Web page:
The rock from Mars: ALH84001

The famous rock from Mars, ALH84001, was ejected into space by an asteroid impact on Mars long ago. It traveled through space for ~16 million years, and finally landed in the Allan Hills ice field in Antarctica about 13,000 years ago where it was collected by a team of scientists in 1984. This magnified, optical view shows the unusual orange and black disk patterns which are made of carbonate, a mineral that forms at low temperature in the presence of water. The meteorite made its way into headlines worldwide in 1996 when astrobiologists announced that it might contain evidence of microscopic fossils of Martian bacteria. The veracity of this claim is still debated today! Whether true or not, this discovery launched the field of astrobiology as we know it.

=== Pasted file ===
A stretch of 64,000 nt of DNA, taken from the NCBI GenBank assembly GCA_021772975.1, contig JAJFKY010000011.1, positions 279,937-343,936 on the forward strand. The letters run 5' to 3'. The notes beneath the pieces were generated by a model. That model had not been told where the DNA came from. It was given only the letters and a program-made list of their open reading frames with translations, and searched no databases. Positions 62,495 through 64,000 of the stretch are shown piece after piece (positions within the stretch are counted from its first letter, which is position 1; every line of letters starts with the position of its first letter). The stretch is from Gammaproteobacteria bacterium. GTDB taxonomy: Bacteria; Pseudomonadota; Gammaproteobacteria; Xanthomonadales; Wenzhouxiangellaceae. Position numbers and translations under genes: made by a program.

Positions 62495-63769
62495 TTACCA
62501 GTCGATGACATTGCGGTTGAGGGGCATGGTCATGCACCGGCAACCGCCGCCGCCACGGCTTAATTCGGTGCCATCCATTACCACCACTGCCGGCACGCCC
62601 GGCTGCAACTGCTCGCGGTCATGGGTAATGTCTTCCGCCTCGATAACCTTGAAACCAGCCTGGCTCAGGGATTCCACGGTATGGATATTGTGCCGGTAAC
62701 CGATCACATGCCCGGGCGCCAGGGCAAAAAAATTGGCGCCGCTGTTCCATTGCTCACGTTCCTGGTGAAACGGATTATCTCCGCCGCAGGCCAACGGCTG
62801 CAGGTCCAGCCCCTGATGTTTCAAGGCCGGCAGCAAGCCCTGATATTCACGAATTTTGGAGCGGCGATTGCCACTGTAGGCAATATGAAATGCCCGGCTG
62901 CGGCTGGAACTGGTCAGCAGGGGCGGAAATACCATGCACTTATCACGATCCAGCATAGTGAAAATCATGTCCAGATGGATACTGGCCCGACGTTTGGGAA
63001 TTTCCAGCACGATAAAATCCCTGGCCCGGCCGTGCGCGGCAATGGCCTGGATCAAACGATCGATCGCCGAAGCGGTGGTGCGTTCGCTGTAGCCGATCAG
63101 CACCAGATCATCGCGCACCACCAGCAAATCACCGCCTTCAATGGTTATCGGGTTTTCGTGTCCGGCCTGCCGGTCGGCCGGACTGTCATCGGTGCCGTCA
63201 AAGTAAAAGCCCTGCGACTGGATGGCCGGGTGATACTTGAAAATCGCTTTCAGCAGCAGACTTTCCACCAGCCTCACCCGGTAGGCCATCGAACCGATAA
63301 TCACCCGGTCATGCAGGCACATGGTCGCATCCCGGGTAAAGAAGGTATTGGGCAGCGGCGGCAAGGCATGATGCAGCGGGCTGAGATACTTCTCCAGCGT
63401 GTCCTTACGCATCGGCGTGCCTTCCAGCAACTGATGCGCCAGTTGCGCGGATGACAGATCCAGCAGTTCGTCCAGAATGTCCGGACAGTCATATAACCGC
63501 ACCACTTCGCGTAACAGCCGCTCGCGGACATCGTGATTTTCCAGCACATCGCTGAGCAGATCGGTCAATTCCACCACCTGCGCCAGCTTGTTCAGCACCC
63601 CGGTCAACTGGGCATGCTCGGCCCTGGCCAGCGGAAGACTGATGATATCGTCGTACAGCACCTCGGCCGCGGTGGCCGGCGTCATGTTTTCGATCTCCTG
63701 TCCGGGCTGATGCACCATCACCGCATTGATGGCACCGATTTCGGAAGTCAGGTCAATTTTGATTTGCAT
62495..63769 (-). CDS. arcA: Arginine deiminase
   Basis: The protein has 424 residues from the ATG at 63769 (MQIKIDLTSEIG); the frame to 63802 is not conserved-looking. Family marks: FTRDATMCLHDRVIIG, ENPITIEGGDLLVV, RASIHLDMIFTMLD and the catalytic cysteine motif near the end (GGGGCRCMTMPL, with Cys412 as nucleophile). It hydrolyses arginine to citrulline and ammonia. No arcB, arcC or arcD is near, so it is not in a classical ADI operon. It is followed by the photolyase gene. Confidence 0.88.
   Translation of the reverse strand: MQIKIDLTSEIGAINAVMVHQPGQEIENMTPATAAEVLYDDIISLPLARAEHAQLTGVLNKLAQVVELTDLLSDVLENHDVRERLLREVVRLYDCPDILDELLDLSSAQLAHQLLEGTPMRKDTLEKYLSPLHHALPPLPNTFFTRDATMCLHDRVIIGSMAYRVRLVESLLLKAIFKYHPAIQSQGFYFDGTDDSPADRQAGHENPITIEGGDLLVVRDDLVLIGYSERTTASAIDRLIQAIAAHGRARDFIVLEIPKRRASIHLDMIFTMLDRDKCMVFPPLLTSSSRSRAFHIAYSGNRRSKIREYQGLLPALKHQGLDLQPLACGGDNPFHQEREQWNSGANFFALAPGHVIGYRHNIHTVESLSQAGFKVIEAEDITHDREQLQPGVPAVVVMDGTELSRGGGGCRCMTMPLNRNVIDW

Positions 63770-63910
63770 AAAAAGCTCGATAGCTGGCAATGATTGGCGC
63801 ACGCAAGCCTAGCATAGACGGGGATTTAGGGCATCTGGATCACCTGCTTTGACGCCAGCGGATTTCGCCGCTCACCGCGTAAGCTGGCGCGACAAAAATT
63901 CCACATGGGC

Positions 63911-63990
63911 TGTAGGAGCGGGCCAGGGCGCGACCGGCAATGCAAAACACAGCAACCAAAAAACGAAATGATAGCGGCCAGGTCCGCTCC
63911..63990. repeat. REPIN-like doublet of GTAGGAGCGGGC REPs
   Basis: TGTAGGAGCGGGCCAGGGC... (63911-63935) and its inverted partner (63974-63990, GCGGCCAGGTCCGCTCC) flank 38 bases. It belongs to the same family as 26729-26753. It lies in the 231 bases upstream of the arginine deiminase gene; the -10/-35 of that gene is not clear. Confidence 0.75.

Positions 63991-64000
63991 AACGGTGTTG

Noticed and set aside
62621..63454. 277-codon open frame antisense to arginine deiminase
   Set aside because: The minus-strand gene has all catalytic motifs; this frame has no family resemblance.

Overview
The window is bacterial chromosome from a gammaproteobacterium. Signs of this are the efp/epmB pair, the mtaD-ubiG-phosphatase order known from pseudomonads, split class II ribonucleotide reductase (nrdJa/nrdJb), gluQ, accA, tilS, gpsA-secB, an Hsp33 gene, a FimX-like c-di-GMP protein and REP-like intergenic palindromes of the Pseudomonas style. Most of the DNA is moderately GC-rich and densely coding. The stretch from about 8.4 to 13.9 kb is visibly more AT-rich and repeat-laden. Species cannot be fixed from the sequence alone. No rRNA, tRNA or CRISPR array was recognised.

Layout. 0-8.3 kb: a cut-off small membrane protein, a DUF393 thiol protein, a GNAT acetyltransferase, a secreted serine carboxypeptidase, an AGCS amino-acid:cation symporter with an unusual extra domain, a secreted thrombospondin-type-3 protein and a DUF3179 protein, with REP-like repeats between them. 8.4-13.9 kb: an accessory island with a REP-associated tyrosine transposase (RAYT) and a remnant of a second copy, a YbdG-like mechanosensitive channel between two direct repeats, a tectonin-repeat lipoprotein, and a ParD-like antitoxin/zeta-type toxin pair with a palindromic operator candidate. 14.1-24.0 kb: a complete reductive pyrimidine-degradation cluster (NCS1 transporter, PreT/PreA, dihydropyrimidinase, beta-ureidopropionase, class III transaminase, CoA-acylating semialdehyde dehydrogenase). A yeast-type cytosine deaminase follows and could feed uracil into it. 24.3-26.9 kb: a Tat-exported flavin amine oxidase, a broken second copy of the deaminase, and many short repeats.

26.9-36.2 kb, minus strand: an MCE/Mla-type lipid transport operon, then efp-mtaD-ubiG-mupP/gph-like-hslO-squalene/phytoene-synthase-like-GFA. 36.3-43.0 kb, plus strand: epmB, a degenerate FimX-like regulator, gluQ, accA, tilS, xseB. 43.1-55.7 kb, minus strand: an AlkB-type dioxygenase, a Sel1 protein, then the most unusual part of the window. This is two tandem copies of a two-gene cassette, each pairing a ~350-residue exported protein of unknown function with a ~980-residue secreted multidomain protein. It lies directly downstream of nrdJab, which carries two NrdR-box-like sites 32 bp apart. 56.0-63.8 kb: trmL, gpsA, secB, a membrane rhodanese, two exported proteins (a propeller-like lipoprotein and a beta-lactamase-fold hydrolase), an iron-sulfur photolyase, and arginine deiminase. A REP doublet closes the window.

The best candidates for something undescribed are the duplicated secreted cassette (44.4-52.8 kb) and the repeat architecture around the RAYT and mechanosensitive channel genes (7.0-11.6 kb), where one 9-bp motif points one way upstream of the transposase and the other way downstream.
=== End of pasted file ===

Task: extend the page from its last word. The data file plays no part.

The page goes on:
Image Credit: Kathie Thomas-Keprta and Simon Clemett/ESCG at NASA Johnson Space Center, via From Earth to the Universe.

Posted: 29 April 2011
About the Author:

Alex di Giovanni has been editing The Torch since August 2006. Prior to joining the Smithsonian, she worked as a writer and editor for the National Geographic Society, Plexus Scientific, The Nature Conservancy, The National Foreign Language Center and St. Martin’s Press, among others. She has the best job in the world.